Chase council struggles with road rescue costs

The fate of Chase road rescue came into question Tuesday afternoon when council sat down for the first meeting in the 2013 budget process

The fate of Chase road rescue came into question Tuesday afternoon when council sat down for the first meeting in the 2013 budget process.

Coun. Rick Berrigan expressed his increasing concerns with the road rescue program after seeing a rise in expenses for yet another year.

Berrigan requested that the fire department submit a more thorough breakdown of road rescue revenue and expenditures, and that it be separated from that of the fire hall.

Berrigan, who was one of those who originally founded the road rescue program, focused on the many changes that have occurred since road rescue services were removed from the non-profit society and became part of village services.

“Ever since the fire department has taken it over there is pretty lavish equipment being purchased and there is pretty lavish training,” says Berrigan.

He stated during the meeting that the road rescue program, when it was a society, was able to sustain a healthy bank account due to grants for non-profit societies and revenue from the provincial emergency program.

Now the rescue unit is a part of the municipality, the revenues are extremely low compared to what they were before.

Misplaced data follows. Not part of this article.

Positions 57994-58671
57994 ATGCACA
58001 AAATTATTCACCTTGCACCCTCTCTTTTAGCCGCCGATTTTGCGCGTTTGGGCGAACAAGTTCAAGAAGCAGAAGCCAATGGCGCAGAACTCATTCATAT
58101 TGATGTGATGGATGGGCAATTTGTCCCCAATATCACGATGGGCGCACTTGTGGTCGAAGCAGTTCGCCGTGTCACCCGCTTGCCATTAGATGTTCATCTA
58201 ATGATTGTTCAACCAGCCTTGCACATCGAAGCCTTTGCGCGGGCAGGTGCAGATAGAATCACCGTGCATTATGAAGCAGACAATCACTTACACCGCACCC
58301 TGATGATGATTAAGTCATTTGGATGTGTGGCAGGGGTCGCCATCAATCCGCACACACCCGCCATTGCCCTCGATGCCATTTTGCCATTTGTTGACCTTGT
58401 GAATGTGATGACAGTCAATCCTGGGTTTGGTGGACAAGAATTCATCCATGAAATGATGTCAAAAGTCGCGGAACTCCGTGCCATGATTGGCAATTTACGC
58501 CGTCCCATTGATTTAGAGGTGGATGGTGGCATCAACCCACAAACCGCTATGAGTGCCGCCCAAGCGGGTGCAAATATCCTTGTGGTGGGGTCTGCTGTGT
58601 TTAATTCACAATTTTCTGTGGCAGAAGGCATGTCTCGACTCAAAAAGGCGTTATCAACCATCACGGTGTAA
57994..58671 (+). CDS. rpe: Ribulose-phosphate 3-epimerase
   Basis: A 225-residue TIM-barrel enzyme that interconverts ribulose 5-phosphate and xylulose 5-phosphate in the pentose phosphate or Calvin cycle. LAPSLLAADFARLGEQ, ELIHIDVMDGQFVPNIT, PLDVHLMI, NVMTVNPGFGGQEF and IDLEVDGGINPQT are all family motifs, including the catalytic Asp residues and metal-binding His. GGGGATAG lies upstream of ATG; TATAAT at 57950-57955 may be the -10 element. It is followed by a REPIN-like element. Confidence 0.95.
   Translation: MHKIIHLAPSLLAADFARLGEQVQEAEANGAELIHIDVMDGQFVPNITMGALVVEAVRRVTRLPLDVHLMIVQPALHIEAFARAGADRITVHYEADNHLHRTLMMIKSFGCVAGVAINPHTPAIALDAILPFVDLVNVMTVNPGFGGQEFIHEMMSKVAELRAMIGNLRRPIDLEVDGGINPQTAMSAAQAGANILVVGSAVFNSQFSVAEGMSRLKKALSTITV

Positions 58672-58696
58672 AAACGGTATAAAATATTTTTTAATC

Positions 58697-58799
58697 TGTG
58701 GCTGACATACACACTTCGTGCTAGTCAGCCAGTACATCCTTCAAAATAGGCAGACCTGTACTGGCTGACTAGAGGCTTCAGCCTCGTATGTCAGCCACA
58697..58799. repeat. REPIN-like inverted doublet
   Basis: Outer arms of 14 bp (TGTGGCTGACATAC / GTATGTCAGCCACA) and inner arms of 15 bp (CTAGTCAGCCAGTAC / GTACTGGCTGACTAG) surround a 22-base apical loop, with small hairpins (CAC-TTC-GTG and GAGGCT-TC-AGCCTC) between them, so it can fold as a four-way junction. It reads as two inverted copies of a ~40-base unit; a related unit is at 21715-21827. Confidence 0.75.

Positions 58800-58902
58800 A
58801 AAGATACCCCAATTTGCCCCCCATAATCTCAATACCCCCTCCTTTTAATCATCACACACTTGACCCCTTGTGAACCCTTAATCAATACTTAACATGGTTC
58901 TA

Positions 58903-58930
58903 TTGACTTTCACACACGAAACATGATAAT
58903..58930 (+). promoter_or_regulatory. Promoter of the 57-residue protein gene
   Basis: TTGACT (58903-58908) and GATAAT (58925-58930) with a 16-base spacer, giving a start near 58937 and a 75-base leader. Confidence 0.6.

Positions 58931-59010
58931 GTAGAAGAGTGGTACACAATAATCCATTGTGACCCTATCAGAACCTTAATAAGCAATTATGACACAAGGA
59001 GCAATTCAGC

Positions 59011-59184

“Now, I don’t ever want to see road rescue quit here because it is a valuable thing,” says Berrigan, “but the increase in expenses of having road rescue compared to what it used to be as a society; we need to have another look at that.”

Mayor Ron Anderson asked if they had been misled when the initial costs of running the road rescue program were presented to the former council, and questioned why their revenue was so high as a society compared to now.

When they operated as a society, the rescue unit had very high call-out numbers and collected revenue from the provincial emergency program for the service. This has changed now that the operations are run by the village.

Chase Fire Chief Brent Chamberlain says that during the time road rescue was a non-profit society, they were going out to every call that came in — now they only attend calls where people are trapped.

Anderson says that if the numbers show that there is a need for what is being requested, there is a possibility he could request funding from the TNRD.

It was also suggested during the meeting that some of the surrounding areas that benefit from the Chase road rescue program be asked to provide a small amount of funding for the service.

Chase road rescue currently provides service to the second-largest coverage area in B.C. at 3,000 square miles.

Council intends to meet again Monday to continue budget discussions.


Salmon Arm Observer